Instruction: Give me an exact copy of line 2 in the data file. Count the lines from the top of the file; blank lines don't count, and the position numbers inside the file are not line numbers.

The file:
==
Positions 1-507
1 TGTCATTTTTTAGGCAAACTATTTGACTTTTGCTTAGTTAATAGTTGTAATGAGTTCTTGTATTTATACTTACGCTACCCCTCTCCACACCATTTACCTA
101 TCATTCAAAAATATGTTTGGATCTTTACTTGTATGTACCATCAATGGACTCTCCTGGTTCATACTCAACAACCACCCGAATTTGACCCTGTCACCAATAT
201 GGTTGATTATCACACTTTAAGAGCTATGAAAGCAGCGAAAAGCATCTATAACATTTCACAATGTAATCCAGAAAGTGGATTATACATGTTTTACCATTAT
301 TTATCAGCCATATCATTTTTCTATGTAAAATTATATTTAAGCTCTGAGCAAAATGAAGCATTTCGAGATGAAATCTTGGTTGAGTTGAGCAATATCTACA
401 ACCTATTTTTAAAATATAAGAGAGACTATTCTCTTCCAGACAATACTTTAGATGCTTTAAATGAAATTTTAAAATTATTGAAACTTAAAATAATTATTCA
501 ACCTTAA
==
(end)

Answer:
1 TGTCATTTTTTAGGCAAACTATTTGACTTTTGCTTAGTTAATAGTTGTAATGAGTTCTTGTATTTATACTTACGCTACCCCTCTCCACACCATTTACCTA